“Augusta National has always captured my imagination, and is one of the most magically beautiful places anywhere in the world, as everyone gets to see during the Masters each April,” Moore told the AP. “I am fortunate to have many friends who are members at Augusta National, so to be asked to join them as a member represents a very happy and important occasion in my life.”

Johnson said in a statement to The State newspaper in Columbia, S.C., “This is wonderful news for Augusta National Golf Club and I could not be more pleased. Darla Moore is my good friend, and I know she and Condoleezza Rice will enjoy the club as much as I have.”

Rice, 57, was the national security adviser under former President George W. Bush and became secretary of state in his second term. The first black woman to be a Stanford provost in 1993, she now is a professor of political economy at Stanford's Graduate School of Business and recently was appointed to the U.S. Golf Association’s nominating committee.

“I have visited Augusta National on several occasions and look forward to playing golf, renewing friendships and forming new ones through this very special opportunity,” Rice said in a statement. “I have long admired the important role Augusta National has played in the traditions and history of golf. I also have an immense respect for the Masters tournament and its commitment to grow the game of golf, particularly with youth, here in the United States and throughout the world.”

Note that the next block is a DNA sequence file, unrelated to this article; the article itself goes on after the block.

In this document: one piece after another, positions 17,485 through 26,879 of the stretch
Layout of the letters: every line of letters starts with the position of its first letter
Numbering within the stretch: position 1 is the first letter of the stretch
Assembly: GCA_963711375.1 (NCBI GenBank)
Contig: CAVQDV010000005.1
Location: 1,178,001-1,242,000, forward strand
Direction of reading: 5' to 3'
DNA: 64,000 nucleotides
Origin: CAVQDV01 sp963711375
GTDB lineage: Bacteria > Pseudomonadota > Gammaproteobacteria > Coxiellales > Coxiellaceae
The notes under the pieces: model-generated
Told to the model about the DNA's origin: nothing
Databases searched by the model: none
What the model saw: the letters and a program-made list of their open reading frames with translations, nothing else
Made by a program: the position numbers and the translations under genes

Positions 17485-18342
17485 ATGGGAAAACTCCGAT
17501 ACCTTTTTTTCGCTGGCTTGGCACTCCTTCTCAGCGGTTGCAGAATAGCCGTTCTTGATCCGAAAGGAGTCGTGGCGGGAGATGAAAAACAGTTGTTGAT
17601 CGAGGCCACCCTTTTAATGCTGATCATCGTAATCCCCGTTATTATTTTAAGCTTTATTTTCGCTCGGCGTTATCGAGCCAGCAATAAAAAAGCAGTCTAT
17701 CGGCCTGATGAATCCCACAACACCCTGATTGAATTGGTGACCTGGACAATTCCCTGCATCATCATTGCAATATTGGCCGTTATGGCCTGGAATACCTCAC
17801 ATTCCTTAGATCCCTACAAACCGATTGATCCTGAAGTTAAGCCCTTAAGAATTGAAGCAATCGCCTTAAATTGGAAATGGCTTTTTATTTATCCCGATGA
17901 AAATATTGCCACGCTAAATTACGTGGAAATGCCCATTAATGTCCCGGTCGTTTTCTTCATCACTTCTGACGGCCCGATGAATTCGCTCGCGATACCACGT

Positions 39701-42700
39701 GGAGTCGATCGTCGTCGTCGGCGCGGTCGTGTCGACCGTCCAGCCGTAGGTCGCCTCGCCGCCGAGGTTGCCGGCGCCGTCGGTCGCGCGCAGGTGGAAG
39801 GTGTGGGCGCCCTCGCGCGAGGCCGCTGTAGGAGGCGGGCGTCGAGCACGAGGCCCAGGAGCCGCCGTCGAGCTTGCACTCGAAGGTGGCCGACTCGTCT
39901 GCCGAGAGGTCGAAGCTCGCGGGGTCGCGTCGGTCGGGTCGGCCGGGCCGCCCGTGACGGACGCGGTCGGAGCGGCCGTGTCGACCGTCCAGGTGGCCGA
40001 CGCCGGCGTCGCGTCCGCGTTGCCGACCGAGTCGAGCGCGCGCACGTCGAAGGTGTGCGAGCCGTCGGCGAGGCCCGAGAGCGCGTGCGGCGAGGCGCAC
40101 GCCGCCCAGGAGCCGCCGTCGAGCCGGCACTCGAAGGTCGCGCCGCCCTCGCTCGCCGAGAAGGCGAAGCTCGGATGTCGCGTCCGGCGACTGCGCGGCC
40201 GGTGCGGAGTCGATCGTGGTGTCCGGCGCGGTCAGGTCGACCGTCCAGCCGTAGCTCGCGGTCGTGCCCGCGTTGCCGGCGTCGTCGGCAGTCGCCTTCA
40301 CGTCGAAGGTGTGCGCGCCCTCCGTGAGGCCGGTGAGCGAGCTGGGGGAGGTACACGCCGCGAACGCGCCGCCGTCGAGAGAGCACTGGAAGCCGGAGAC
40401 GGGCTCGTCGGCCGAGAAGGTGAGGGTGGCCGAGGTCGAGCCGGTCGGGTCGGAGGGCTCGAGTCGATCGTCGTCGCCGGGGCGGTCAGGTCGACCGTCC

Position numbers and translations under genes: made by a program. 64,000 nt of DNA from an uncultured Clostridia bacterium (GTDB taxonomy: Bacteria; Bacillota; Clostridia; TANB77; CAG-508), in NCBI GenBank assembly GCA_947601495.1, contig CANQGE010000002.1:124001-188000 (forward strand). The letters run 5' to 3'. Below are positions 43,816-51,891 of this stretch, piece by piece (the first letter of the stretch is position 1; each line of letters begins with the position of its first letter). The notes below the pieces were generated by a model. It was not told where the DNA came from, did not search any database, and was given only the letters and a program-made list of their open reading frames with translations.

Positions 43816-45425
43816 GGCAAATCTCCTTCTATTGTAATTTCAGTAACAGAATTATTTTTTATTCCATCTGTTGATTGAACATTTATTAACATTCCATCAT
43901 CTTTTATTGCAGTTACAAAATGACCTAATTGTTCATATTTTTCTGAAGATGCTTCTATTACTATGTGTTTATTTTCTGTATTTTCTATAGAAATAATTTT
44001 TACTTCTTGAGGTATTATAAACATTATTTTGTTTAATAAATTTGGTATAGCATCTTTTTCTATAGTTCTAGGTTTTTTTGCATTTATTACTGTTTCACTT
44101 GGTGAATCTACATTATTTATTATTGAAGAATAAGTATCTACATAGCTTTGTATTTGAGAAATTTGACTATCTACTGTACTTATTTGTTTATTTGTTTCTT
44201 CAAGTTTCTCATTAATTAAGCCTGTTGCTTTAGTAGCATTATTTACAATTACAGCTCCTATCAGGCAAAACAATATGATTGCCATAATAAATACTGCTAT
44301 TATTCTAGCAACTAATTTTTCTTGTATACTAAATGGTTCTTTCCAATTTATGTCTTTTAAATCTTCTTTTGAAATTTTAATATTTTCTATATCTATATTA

Reaction to the news across the golf world was widely supportive.

“The PGA Tour commends Augusta National Golf Club on the news that it has invited Condoleezza Rice and Darla Moore to become its first women members,” Tour commissioner Tim Finchem said in a statement. “At a time when women represent one of the fastest growing segments in both playing and following the game of golf, this sends a positive and inclusive message for our sport.”

Four-time Masters champion Tiger Woods also applauded the move, telling the AP, “The decision by the Augusta National membership is important to golf.”

Although the club didn’t allow female members until now, women regularly play the venerable course, including the Sunday before the Masters.

“It’s inexcusable that it lasted this long,” said LPGA player Jan Stephenson, who has played the club a half-dozen times. “The women baby boomer will become the richest market in the world in the next 10 years. It’s going to be a major positive and great timing for good will for Augusta National and women’s golf. This is not a man’s world. Look at how many presidents of major companies are women now.”

Burk also felt like the move was overdue but applauded Monday’s announcement as step in the right direction. “It came sooner than I expected. I thought they were going to try to outlast me,” she told the AP. “I really thought they would wait until the women’s movement would get no credit. But if we had not done what we did, this would not have happened now.”